Cult bands don’t get much more cult-like than Sleep. The metal trio, founded in the early 1990s, has a rare mystique, marked by their major influence on new-millennium stoner rock, their classic albums and their epic record-label feuds (which can happen when you submit one 60-minute song as your album). In the late 1990s, they split – a career move than only enhances one’s myth – only to reform in recent years for sporadic gigs that have drawn pilgrimages by their fans.

On their recent tour, they made Portland’s State Theatre their only concert venue north of New York, and fans journeyed from throughout New England and Eastern Canada to attend. The merchandise table was perhaps the busiest the State has ever hosted – for the entire duration of the evening, the line went at least 10 deep, as fans bought T-shirts until pretty much everything was sold out.

The appeal of the shirts was obvious, as they were adorned with psychedelic artwork of dragons and spacemen that was reminiscent of the comics in Heavy Metal magazine – but in the context of the Sleep’s allure, they were also totems to affirm your allegiance, and prove you were part of one of their rare appearances.

The band opened the concert the same way it opened its 1992 album “Holy Mountain” – with “Dragonaut,” a radio-friendly song fueled by a funky, even danceable riff that does so little to mentally prepare listeners for what’s to come afterward that it almost feels like a sly joke. Once “Dragonaut” faded away, the tempo mostly slowed to a quagmire march, the clear hooks became obscured by smoke and anything else resembling a blues riff was buried under a mountain of sludge.

It was undoubtedly one of the loudest shows the State Theatre has put on in recent years, yet it never felt aggressive or punishing. Oddly enough, and perhaps true to the band’s name, the music was often relaxing. There were people slamming off of one another in a mosh pit throughout the evening and others crowd surfed during some of the more euphoric moments, but despite the potent energy, the music was also contemplative – apt for a band whose vocals are directly inspired by Gregorian chants.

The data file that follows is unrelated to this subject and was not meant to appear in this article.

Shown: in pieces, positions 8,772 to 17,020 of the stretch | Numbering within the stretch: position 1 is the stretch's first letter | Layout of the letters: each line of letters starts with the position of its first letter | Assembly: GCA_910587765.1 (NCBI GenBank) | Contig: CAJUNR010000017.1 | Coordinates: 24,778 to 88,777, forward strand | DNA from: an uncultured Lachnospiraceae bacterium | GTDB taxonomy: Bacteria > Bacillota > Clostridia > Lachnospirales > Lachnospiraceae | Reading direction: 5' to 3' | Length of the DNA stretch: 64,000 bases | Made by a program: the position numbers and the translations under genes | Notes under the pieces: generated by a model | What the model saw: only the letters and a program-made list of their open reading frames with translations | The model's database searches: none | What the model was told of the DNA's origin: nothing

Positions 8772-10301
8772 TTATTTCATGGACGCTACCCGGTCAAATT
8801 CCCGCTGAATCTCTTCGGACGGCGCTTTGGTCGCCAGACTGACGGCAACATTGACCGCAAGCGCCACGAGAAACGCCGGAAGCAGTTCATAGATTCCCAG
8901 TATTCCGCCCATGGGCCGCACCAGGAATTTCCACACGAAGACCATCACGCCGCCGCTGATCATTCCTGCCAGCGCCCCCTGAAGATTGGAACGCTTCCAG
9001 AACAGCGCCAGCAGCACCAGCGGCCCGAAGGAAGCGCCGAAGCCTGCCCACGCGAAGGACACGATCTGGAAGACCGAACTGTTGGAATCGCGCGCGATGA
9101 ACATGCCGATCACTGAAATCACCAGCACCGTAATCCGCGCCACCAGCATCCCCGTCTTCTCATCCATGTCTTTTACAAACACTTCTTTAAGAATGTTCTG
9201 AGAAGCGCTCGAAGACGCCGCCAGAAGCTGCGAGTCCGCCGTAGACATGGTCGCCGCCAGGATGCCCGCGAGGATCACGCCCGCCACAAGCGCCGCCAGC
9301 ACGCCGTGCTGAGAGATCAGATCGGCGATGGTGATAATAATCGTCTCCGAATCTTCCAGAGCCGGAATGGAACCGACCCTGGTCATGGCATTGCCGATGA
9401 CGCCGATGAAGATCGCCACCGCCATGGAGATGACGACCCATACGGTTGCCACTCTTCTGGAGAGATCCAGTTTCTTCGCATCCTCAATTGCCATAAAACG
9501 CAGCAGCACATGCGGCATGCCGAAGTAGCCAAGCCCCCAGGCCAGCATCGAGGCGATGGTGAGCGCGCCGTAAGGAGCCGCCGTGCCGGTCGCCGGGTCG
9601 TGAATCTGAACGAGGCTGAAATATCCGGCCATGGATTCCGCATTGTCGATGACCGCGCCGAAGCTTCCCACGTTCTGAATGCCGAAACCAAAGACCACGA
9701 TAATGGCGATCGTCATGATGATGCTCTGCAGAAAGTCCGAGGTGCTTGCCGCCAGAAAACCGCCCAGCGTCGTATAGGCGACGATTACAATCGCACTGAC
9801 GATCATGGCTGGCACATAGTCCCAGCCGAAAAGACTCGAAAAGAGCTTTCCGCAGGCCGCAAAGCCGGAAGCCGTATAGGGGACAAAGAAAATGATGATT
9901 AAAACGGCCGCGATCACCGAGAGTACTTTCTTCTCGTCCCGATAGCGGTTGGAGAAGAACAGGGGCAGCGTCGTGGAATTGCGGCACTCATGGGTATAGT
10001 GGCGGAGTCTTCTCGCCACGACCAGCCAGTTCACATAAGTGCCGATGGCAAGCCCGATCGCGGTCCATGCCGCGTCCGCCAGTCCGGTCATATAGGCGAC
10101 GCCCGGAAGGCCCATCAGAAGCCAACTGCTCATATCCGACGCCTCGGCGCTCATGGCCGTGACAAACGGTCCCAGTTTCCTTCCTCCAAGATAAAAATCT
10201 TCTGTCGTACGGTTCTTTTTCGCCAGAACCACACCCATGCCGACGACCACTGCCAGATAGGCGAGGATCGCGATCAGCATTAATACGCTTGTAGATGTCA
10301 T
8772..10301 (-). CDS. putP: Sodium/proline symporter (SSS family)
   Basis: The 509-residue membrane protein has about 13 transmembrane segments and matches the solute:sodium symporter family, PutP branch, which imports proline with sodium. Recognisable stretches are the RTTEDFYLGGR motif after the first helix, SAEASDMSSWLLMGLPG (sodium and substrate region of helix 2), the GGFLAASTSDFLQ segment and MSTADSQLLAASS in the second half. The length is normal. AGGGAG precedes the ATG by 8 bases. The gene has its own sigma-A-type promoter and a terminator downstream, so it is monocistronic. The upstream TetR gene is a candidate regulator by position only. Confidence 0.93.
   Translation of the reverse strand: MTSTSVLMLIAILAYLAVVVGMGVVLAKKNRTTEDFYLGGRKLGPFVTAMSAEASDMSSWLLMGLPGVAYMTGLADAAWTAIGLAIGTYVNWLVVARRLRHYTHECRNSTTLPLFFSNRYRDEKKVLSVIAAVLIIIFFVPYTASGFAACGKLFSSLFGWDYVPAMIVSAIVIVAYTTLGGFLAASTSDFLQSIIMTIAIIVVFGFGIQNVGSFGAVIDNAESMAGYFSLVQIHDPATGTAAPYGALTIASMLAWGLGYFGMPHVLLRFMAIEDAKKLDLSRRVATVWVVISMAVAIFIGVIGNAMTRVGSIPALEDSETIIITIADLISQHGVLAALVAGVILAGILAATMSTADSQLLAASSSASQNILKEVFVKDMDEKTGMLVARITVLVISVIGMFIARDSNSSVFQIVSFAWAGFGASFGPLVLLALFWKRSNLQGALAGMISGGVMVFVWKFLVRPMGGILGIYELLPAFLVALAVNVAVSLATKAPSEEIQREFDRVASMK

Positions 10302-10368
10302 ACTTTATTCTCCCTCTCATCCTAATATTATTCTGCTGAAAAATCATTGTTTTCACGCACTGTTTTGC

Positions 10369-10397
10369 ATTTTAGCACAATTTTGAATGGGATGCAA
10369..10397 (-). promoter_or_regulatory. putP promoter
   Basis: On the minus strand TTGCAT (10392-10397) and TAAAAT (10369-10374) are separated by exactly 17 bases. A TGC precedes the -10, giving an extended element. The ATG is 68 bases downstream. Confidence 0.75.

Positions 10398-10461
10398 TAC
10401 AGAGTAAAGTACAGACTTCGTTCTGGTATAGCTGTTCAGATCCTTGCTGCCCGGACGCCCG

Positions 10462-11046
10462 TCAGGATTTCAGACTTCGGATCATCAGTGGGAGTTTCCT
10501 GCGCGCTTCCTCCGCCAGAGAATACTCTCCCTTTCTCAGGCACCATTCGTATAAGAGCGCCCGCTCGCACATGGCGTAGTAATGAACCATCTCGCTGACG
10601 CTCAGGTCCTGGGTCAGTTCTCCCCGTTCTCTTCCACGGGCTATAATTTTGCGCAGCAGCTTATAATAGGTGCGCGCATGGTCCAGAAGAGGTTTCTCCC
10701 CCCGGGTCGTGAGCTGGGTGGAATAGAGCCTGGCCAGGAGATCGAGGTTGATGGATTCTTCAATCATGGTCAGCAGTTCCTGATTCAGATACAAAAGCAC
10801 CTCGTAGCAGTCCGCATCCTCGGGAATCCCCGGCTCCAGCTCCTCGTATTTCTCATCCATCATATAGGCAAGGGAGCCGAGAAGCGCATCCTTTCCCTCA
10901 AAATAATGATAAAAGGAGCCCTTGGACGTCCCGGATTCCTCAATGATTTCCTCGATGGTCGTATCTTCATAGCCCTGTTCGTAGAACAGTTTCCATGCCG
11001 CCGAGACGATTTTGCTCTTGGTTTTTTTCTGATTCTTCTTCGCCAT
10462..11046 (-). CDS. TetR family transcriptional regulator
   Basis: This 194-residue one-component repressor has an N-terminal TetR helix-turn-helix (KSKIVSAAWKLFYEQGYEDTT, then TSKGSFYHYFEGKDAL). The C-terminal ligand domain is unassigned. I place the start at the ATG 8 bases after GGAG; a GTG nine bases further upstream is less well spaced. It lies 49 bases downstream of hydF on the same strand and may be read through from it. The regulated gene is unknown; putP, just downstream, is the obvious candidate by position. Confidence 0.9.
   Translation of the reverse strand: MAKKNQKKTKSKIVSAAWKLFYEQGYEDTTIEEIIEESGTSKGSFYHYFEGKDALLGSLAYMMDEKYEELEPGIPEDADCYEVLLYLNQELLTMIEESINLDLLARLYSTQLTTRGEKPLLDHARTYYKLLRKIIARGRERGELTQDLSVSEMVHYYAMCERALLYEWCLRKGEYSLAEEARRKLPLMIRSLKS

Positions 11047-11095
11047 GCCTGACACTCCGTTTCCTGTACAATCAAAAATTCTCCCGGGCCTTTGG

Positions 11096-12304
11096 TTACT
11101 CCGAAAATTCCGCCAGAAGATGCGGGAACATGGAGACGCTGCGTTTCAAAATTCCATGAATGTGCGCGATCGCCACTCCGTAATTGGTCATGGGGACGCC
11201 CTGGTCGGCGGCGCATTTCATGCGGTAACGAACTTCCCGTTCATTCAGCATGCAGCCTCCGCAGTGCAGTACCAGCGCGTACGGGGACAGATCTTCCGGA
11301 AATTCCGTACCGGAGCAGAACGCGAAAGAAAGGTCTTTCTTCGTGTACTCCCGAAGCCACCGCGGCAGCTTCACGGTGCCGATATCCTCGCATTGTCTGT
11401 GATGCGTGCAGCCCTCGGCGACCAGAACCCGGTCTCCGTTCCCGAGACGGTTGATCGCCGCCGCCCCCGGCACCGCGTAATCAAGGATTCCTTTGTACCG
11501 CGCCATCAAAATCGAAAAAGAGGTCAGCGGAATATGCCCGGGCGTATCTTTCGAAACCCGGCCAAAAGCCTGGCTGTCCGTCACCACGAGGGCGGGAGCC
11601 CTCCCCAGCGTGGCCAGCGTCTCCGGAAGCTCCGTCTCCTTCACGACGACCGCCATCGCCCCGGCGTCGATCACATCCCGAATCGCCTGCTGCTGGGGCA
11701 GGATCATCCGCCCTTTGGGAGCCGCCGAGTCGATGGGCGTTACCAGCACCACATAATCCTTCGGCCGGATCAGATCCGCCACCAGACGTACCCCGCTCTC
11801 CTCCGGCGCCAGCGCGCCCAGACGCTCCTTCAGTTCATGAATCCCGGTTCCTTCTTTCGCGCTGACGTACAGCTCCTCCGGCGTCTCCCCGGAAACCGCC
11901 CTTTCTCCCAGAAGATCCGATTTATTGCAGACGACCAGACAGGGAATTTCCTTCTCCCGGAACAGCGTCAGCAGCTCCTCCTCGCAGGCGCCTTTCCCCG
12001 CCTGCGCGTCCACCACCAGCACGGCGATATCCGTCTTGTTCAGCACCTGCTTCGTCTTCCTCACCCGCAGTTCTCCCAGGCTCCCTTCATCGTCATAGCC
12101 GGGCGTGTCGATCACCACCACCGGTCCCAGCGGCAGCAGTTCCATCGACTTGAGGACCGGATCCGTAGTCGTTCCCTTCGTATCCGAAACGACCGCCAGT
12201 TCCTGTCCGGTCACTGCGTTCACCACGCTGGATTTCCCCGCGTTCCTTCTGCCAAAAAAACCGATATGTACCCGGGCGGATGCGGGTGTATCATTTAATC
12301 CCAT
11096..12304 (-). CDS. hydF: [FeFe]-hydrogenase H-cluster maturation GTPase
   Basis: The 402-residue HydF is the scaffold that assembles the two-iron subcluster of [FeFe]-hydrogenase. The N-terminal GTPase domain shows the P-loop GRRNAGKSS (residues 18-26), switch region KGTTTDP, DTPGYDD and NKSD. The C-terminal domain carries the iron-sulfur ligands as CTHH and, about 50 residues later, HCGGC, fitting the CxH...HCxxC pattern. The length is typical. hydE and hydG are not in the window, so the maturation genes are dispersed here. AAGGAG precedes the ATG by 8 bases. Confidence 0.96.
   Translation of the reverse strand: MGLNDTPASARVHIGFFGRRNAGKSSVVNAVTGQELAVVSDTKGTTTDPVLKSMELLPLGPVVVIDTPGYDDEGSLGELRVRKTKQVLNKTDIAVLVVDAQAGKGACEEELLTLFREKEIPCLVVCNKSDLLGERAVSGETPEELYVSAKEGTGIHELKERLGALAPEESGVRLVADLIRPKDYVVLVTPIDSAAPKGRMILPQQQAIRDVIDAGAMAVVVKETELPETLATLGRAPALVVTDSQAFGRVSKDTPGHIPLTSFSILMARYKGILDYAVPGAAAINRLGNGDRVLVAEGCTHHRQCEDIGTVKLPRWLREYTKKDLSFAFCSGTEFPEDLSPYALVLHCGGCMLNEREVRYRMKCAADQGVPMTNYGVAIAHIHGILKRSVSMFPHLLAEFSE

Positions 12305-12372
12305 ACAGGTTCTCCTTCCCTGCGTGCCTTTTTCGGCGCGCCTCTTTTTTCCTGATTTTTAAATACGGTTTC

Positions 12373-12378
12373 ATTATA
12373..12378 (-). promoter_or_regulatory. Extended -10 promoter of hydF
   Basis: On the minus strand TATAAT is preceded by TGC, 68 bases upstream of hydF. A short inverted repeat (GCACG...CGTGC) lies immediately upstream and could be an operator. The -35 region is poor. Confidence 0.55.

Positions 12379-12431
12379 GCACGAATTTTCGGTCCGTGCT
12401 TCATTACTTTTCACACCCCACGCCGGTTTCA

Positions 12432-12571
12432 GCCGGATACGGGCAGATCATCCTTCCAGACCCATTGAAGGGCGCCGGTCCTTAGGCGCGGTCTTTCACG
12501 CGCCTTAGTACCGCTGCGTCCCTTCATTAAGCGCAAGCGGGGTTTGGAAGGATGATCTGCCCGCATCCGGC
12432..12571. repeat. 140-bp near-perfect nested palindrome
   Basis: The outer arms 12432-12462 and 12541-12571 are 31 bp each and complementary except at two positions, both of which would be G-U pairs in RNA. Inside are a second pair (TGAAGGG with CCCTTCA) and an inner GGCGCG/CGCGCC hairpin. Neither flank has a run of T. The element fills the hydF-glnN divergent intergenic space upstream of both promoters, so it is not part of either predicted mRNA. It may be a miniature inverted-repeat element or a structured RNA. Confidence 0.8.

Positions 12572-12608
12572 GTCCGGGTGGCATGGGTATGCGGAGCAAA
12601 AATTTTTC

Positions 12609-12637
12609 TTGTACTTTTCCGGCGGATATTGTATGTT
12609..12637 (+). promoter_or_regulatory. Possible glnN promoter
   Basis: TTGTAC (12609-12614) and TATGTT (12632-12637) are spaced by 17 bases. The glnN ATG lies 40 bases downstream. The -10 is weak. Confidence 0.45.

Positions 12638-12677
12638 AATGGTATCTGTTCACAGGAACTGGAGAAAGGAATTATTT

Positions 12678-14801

From an instrumental standpoint, the band was as proficient as expected. Al Cisneros found numerous ways to coax sound from his bass guitar, sometimes deftly working both hands up the neck and wildly moving his fingers like a flamenco guitarist, and other times beating the instrument like a drum. There are many bassists with distinctive styles, but Cisneros is one of the few with a distinctive sound, in his case a tone somewhere between a bass and a buzz saw. Coupled with deep chords of Matt Pike’s guitar and doomsday cymbals from drummer Jason Roeder, it created a relentless swamp of sound that could occasionally shift dramatically when Pike would take a high-arcing solo or Roeder would rely more heavily on clean snare hits.

The result of those shifts is that half of the show sounded like dirt was being slowly shoveled on your head, and half sounded like nothing but open spaces and fresh air. There is something unquestionably life-affirming about that duality – there’s little wonder people travel from all over to experience it.

Robert Ker is a freelance writer who lives in Portland.